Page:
Cliff’s Notes on the Transit Changes in MAP-21

The FTA has put out a helpful guide [PDF] to the changes to public transit policy in MAP-21, the new transportation bill that takes effect October 1. Three cheers to the agency for making the changes easy to see with their tracked-changes format.

What will the new transportation bill mean for transit? Photo: Daniel Schwen / Wikimedia

While there are a lot of adjustments within the transit section, overall this bill does not make major changes to national transit policy compared to its 2005 predecessor, known as SAFETEA-LU. Transit maintains its 20 percent share of funding, and the volume of funding remains the same. Transit will get about $10.6 billion per year.

Within the overall pot of transit funding, millions have been shuffled around in this bill, and we covered some of those bigger changes last week. This post will delve into some of the finer-grain changes that the FTA has helped to highlight with this document.

Consistent with other changes to the bill that put distance between transportation policy and any attempt to discern what would be good policy, the authors made some cosmetic changes that strike some pro-transit language from the law of the land.

The bill removes a whole section of SAFETEA-LU that stated the case for transit and made important points about the urbanization of the country, the potential damage to urban areas of unchecked congestion, the need to keep transit accessible to lower income individuals, the urgency of federal assistance to transit, and the fact that transit helps the country achieve the national goals of “improved air quality, energy conservation, international competitiveness, and mobility for elderly individuals, individuals with disabilities, and economically disadvantaged individuals in urban and rural areas of the United States.”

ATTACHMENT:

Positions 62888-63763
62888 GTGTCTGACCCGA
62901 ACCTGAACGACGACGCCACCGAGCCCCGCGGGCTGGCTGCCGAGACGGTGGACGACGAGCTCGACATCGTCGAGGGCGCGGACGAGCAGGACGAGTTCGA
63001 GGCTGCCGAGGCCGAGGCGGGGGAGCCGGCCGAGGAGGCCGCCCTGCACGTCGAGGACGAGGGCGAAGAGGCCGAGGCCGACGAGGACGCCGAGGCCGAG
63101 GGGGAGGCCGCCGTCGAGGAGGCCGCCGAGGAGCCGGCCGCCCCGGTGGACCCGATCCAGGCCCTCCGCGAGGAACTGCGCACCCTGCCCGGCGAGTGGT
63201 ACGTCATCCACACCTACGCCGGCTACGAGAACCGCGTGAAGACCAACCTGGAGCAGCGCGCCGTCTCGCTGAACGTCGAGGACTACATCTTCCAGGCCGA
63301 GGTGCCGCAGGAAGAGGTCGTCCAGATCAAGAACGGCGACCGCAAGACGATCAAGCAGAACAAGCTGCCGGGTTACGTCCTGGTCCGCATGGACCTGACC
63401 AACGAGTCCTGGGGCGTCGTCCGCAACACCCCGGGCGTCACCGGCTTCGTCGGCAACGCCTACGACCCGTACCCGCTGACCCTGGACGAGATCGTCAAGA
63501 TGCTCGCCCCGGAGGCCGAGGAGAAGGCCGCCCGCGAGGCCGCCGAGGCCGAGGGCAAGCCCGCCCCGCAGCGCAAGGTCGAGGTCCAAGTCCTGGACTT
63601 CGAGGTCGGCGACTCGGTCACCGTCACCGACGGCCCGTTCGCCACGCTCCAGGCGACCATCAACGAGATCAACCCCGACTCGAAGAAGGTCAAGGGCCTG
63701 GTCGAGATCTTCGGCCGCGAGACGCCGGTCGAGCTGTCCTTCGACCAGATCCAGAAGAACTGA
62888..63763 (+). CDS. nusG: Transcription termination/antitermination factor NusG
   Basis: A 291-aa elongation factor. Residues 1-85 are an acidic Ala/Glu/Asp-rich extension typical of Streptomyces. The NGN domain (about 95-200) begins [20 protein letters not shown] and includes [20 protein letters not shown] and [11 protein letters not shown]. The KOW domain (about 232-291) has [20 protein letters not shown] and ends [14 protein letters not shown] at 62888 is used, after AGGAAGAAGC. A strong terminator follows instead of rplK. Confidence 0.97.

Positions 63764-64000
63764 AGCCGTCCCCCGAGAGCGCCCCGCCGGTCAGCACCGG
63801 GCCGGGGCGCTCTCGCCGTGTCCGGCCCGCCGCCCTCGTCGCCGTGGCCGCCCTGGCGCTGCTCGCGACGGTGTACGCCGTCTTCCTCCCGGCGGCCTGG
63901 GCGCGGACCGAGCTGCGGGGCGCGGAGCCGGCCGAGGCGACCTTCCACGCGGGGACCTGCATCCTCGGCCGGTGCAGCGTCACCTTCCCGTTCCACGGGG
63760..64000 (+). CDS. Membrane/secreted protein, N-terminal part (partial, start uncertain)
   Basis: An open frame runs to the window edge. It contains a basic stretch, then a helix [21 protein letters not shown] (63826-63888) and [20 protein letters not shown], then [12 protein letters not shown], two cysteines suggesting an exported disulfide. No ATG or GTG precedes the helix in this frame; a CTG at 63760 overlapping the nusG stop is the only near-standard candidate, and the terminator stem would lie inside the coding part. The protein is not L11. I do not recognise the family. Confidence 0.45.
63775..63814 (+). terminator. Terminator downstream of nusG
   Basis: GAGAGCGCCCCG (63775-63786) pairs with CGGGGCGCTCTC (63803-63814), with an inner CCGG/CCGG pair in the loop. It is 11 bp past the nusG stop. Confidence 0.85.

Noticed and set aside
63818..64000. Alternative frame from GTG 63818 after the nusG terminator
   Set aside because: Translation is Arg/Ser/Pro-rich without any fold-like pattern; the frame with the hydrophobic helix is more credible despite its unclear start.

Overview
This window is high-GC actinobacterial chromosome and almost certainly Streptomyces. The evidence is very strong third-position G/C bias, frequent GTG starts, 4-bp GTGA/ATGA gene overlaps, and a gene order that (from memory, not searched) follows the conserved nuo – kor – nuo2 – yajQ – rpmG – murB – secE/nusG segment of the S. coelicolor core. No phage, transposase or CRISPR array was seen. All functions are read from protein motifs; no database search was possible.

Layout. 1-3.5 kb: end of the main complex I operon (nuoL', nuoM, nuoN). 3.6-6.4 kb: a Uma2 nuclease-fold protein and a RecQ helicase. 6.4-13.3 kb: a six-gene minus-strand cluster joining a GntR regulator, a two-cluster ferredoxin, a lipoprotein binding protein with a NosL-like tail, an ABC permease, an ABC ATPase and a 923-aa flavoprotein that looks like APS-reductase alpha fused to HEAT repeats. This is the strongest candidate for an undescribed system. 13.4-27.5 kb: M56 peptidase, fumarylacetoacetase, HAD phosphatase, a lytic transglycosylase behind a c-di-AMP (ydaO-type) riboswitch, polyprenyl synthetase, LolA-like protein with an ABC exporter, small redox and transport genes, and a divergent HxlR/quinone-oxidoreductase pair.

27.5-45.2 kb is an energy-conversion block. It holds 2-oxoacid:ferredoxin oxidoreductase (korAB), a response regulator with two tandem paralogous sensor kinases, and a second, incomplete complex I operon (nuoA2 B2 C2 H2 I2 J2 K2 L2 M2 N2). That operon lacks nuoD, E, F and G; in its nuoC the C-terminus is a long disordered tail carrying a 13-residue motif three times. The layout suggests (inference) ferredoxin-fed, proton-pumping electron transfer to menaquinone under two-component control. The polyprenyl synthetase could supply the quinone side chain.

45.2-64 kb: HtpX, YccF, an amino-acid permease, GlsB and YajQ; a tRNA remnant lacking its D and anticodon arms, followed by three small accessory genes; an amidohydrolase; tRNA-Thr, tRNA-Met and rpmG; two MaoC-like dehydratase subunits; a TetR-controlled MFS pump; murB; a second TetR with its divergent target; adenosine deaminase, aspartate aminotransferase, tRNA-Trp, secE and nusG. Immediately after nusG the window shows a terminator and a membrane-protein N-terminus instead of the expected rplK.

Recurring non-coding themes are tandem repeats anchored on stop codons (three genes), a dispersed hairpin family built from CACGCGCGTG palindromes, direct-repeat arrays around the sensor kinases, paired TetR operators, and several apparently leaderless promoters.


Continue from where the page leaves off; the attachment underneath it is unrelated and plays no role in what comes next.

Here are a few other changes worth noting:

  • The new pilot program to support transit-oriented development, funded at $10 million, sets out to increase ridership, facilitate multimodal connectivity, increase pedestrian and bicycle access to transit, and enable mixed-use development.
  • The new section on Bus Rapid Transit specifically defines it as having a separated right-of-way (at least for the majority of the line and during peak periods), defined stations, short headways and signal priority. Those are good definitions to prevent “BRT creep” – the cutting of corners that eventually ends up with a pretty standard bus service that doesn’t perform the way BRT is supposed to.
  • What used to be known as transit enhancements – improvements made with the goal of increasing transit use – are now known as associated transit improvements. Beautification – another word that has become bizarrely anathema in this debate – is no longer eligible for this funding, though landscaping and streetscaping are. (Just make sure it’s ugly, folks.) Public art is out, as are transit connections to parks.
  • The private sector gets a few nods peppered throughout the transit section, including a big one right up top: “It is in the interest of the United States, including the economic interest of the United States, to foster the development and revitalization of public transportation systems with the cooperation of both public transportation companies and private companies engaged in public transportation.”
  • Though lawmakers nixed a plan to allow transit agencies to use capital funds for operating costs in times of need, there is a simplified eligibility for transit operations — specifically for buses — under Urbanized Area Formula Grants.

We are still combing through the FTA’s document. Any other changes that deserve attention? Tell us in the comments.